Dances With Luigi Reviews, Cont.
From Booklist
Paolicelli, a television journalist who grew up in Pittsburgh and lives in Houston, reached midlife divorced and childless. He took the money he had saved for a child's education to support himself while he lived in Italy. And what he did there proved, indeed, that the past is not only never gone, it isn't even past. He wanted to find, specifically, an official record of a grandfather's birth, but that seemingly simple search turned into a journey to the villages where his grandparents' live and where he hoped to find whatever time, fire, and war might have spared.
His companion was a man of his own age named Luigi, who became for him the embodiment of contemporary Italy and its ties to the past. Paolicelli learns why some of his ancestors never learned to read, what World War II meant and still means, and why some will not speak of it. He finds the ways to make his relatives--so many now gone--dance in these pages. The writing has a headlong, heartfelt quality, the energy of someone who has searched to find words for what he feels so deeply. His narrative is made more compelling by his skillful interpolation of local history and folklore into his family storia--that lovely Italian word that means both history and story.
The coda, where he finds the words--in Italian--to share his feelings with his father and where he names his new daughter Cara, is almost unbearably moving.
--GraceAnne A. DeCandido
From Library Journal 
Award-winning television journalist Paolicelli has written a beautiful story that traces the history of his grandfather's life in Italy in an attempt to learn more about his own roots. A natural-born storyteller, Paolicelli immediately grabs the reader's attention in his prolog, describing his Italian family members and the passing of the older generation. His search begins in Rome, where Paolicelli gets help from his Italian neighbor Luigi, who takes him under his wing and acts as his translator, his chauffeur, and his contact throughout the entire journey. Vivid descriptions of the Italian countryside and its people carry the reader along on this three-year journey of self-discovery. The search ends in Matera, where Paolicelli finally learns the answers to his questions and comes, finally, to know the man his grandfather was. A compelling and moving memoir, this tale is remembered long after it has been read. Recommended for public libraries.--Stephanie Papa, Baltimore City. Circuit Court Law Lib. Copyright 2000 Cahners Business Information.|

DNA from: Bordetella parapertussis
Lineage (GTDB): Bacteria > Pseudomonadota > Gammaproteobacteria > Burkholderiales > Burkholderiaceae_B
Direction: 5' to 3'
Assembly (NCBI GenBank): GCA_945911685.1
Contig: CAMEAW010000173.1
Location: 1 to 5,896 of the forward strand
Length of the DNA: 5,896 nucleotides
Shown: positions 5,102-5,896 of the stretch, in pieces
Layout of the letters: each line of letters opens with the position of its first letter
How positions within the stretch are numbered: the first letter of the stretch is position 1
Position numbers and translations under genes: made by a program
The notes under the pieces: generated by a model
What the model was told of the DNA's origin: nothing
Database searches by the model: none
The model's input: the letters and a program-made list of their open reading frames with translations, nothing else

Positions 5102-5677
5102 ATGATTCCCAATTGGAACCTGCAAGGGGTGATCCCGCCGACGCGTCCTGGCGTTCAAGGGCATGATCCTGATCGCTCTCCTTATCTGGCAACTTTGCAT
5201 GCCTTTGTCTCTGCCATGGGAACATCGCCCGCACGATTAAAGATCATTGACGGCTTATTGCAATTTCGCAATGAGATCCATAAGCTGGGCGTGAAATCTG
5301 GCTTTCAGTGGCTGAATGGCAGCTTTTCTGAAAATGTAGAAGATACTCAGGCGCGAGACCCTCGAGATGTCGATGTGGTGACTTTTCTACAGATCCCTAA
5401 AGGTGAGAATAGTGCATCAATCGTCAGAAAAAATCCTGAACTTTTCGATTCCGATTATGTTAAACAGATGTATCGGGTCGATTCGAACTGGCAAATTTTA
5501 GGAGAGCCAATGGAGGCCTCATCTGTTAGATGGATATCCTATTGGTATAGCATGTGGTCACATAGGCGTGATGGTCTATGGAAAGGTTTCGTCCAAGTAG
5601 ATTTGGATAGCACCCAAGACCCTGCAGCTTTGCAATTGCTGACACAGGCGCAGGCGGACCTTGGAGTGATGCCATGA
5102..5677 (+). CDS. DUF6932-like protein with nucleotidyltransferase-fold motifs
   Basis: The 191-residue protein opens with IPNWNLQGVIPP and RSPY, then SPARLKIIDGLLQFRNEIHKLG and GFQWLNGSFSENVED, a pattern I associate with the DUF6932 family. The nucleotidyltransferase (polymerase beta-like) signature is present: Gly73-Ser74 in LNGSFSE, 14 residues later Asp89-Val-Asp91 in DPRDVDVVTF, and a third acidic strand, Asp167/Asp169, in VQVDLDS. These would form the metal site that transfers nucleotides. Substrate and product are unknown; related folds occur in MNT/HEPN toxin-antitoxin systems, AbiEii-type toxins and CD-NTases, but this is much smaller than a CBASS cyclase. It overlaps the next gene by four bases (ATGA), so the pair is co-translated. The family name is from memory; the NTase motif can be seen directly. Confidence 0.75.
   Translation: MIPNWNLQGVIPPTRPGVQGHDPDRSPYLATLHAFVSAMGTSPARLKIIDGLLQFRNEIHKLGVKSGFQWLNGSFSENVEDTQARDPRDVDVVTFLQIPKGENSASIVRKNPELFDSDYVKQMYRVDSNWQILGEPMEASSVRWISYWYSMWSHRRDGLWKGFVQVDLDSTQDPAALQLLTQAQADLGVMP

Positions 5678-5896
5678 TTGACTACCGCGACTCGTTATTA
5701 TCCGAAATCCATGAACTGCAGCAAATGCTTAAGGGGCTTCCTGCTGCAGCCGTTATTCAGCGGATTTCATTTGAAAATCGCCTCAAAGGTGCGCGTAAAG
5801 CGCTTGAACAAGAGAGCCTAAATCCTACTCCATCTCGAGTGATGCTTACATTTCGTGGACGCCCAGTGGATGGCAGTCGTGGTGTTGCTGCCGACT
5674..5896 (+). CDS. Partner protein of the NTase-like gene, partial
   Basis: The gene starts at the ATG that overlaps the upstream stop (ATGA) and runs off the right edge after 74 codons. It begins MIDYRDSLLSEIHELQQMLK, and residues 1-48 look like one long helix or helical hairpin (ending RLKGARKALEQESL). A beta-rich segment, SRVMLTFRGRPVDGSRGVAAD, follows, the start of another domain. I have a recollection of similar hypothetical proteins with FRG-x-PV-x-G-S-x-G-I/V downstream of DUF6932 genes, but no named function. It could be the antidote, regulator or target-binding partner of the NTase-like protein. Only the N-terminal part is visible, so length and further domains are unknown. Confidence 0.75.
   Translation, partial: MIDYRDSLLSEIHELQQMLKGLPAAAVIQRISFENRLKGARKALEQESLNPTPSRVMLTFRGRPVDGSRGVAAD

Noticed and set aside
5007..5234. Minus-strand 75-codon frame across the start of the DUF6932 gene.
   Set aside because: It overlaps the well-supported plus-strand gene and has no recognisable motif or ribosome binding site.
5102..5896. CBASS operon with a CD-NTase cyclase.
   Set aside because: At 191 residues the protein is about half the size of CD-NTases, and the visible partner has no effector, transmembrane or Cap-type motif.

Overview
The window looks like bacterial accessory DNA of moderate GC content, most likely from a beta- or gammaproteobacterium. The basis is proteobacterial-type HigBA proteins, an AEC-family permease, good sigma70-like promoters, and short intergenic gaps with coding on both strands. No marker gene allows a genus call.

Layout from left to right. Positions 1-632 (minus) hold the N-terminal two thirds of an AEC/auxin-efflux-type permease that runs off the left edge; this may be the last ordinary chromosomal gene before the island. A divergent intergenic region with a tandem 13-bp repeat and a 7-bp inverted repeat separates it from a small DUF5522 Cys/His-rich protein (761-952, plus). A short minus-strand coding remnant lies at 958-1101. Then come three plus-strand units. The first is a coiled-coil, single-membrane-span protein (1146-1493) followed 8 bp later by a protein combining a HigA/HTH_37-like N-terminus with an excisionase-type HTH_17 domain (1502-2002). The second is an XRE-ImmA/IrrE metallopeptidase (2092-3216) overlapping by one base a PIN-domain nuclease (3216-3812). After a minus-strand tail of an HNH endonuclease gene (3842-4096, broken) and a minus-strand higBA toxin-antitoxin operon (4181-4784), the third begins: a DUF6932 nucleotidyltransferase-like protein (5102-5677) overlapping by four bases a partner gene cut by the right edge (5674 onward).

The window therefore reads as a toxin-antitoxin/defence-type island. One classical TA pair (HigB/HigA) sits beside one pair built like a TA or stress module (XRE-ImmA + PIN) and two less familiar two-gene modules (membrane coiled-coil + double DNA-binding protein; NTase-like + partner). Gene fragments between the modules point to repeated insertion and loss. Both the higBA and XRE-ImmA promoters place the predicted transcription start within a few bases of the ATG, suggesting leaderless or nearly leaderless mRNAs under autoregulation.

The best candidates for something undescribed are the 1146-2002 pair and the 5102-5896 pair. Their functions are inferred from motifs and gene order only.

From the Houston Chronicle
Ann Hodges, TV Critic
June 23, 2000
The Author at Work
Paul Paolicelli, news director of Channel 2 from 1985 to 1991, is back in town, and pushing a new book. It's a good one.
Dances with Luigi (St. Martin's Press, $24.95) is a voyage of self-discovery.
Paolicelli went searching for his family's Italian roots, but what he found goes far beyond his personal quest. His book is an insightful and delightful look at Italy and its people today,  "people who for too long have been stamped by stereotypes that don't begin to tell their story."
In Dances with Luigi, Paolicelli tells the story with warmth, affection and well-written information about Italy and the Italians.
Paolicelli left Channel 2 to do this book, after a meeting with the Italian delegation to the Economic Summit in Houston in 1990 spurred a desire to connect with the country his grandfather left to come to America.  Paolicelli didn't even speak Italian then, so he began by studying the language.
He credits a former Houston news director colleague, Mike Crew (then at Channel 51) with heading him in the right direction. When Crew saw the outline of his first six chapters, a third-person report on modern Italy, Crew said, "II don't want to read that. I want to read the story of you and your family."
Paolicelli had never written in the first person before, so for the first six months he practiced by writing a first-person novel, a parody of TV talk shows that's now making publishers' rounds in New York.